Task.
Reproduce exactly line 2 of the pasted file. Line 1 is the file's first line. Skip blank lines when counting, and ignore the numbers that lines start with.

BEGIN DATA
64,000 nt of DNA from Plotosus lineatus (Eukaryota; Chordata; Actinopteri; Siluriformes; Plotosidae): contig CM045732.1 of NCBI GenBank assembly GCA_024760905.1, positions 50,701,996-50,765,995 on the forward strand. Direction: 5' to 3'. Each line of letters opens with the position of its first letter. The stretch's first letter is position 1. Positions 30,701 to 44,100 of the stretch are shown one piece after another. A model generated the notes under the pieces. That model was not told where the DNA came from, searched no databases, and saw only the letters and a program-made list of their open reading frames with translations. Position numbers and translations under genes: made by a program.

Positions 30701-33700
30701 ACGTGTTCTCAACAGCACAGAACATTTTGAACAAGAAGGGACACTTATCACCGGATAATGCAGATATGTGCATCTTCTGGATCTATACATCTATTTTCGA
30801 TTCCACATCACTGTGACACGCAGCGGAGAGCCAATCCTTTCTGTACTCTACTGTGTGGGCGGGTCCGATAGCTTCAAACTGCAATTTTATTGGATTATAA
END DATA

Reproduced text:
Positions 30701-33700